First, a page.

Urgent Museum Notice

Image for Modern Makers: Typecase Industries

Modern Makers: Typecase Industries

Blog Category:  Museum Shop

Inspired by the Makers Mart at the National Museum of Women in the Arts (NMWA), the Modern Makers series highlights local women makers and their diverse companies.

Left to right: Alessandra Echeverri, owner of Typecase Industries, and Sahar Naderi; Photo: Adriana Regalado and Malik Cherry, NMWA
Left to right: Alessandra Echeverri, owner of Typecase Industries, and Sahar Naderi; Photo: Adriana Regalado and Malik Cherry, NMWA

Company: Typecase Industries
Maker: Alessandra Echeverri 
Typecase Industries is a full-service design and print studio based in Shaw. Located north of Howard University, the company creates wedding invitations, posters, greeting cards, business cards—anything on paper.
How did you get started?
There are three of us and we met during grad school. . . . About a year after we graduated we decided to start the studio as a way to make things and not have to work for anybody else.
What inspires you?
Our clients are really important because we’re making a lot of things for people like wedding invitations—which are very personal—so the inspiration has to come from them in that case. But then we get to do our own product development. . . . We get a lot of inspiration from D.C.
What does the word “maker” mean to you?
“Maker” means someone that uses their skills. . . . uses their creativity, and kind of pushes the boundaries of things that have already been made. I feel like you should always be making something new and exciting—at least for yourself if not for other people, like we do!

How do you see your company evolving?
Expansion. So, I’d like to have more wholesale business or just have more products that people know us for. It kind of frees us up to do more specific custom work and take on those fun projects.
Limited-Edition NMWA Poster by Typecase Industries

Do you have any insights to share as a female business owner?
I feel like you should always stand your ground when you are dealing with people. Whether it is pleasant or unpleasant, just try to be assertive and get your point across. Really go for those goals that you set for yourself.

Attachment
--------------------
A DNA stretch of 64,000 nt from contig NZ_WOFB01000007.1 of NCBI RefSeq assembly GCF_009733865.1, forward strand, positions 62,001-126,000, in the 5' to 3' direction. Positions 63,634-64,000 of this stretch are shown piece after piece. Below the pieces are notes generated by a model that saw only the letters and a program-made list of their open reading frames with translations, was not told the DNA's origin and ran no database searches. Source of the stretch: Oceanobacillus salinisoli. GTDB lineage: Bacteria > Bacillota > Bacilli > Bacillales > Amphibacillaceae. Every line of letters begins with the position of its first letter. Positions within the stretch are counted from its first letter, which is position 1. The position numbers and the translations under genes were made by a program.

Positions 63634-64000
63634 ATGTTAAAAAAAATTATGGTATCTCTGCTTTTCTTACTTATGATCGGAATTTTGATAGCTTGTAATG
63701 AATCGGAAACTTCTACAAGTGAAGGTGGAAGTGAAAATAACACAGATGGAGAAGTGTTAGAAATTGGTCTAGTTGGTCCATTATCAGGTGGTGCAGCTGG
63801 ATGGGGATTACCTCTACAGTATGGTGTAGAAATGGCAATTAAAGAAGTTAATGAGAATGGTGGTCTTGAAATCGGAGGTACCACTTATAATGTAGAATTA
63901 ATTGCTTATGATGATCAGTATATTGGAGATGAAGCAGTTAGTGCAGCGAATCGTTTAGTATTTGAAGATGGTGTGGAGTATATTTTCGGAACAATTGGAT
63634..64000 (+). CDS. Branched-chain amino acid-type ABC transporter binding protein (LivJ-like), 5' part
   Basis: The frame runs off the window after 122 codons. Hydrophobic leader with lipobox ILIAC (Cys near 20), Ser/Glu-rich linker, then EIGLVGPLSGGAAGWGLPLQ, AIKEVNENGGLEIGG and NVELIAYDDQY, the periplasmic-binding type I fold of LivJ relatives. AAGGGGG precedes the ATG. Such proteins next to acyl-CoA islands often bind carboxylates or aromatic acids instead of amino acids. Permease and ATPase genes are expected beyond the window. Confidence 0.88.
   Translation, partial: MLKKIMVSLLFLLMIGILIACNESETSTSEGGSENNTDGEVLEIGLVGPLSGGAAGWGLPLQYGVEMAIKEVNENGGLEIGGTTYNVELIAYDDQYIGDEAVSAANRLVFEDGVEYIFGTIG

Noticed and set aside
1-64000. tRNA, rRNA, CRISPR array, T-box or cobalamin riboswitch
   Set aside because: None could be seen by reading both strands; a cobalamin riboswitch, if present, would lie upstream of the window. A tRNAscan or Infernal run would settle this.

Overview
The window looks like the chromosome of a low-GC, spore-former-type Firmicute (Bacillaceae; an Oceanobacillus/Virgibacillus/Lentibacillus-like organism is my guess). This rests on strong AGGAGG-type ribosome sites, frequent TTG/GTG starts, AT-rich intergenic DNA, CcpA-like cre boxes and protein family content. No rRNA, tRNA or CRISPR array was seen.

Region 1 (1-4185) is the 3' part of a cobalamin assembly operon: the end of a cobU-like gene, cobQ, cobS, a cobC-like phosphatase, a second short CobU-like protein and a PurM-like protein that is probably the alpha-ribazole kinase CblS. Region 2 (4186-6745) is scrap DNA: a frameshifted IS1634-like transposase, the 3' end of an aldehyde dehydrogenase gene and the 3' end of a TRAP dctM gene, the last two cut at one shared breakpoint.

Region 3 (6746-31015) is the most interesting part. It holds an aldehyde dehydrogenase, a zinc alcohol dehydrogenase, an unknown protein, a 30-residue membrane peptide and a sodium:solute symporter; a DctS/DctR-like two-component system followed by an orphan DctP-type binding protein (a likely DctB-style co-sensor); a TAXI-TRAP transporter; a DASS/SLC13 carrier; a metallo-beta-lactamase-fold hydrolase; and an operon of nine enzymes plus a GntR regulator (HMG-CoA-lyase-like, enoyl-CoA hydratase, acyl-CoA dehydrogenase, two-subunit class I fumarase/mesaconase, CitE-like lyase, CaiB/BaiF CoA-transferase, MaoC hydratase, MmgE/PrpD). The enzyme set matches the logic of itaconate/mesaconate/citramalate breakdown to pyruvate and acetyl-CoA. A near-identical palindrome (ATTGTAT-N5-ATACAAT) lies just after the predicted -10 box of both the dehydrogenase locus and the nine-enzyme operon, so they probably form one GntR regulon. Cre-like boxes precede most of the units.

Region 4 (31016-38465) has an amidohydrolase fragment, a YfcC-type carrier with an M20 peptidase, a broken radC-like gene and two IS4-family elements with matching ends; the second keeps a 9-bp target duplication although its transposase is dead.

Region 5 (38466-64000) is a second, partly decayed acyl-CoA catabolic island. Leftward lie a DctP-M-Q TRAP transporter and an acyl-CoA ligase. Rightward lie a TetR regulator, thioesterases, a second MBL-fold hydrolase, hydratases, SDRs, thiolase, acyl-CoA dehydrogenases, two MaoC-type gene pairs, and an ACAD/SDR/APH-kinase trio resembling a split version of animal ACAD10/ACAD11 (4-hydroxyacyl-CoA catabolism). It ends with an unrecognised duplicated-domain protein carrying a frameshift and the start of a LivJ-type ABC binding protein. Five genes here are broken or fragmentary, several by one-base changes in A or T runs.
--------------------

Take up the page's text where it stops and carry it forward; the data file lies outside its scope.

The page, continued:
What is your favorite work from NMWA’s collection?
The museum has a really great collection of artists’ books. Not many people know about artists’ books but we studied them in school and I really appreciated having that resource. It is a little gem in the library.
What inspired the limited-edition NMWA product?
I worked with Sahar Naderi, another local artist that works for Typecase. Together, we made these really cool patterns and went wild with fun shapes and color.
What is your most popular product?
Probably our greeting cards. We have really fun greeting cards that are all over the city now. People often find us through those.
Browse the Modern Makers products on Museum Shop’s website, including the limited-edition NMWA poster by Typecase Industries. Browse #NMWAMakers on Twitter to see more creations.

Related Posts

  • Director’s Desk: A Recipe for Deeper Connections

    Posted: Nov 23, 2020 in Director's Desk
    This holiday season, when many families will not gather in person during the ongoing COVID-19 pandemic, NMWA's new online exhibition RECLAMATION offers us a way to honor and share our food traditions from afar.
    An antique sepia photo portrait of a light-skinned woman with brown hair staring longingly at the camera.
    Blog Category:  Director's Desk
  • Art Fix Friday: November 20, 2020

    Posted: Nov 20, 2020 in Art Fix Friday
    Celebrating pioneering photographer Ming Smith; Anonymous Was a Woman announces 2020 grant recipients; Jordan Casteel's new portrait of Barack Obama; and more.
    A black-and-white photograph of a light-skinned adult woman holding a newspaper with news about World War II. She wears a coat and her short, curly hair is caught in the wind.
    Blog Category:  Art Fix Friday
  • Women to Watch 2020: Mira Burack

    Posted: Nov 18, 2020 in Artist Spotlight
    Artist Mira Burack talks about her process and work, which is featured in Paper Routes, the latest installment of NMWA's Women to Watch exhibition series.
    A light-skinned woman with long brown hair smiles happily at the camera. She wears a black t-shirt.
    Blog Category:  Artist Spotlight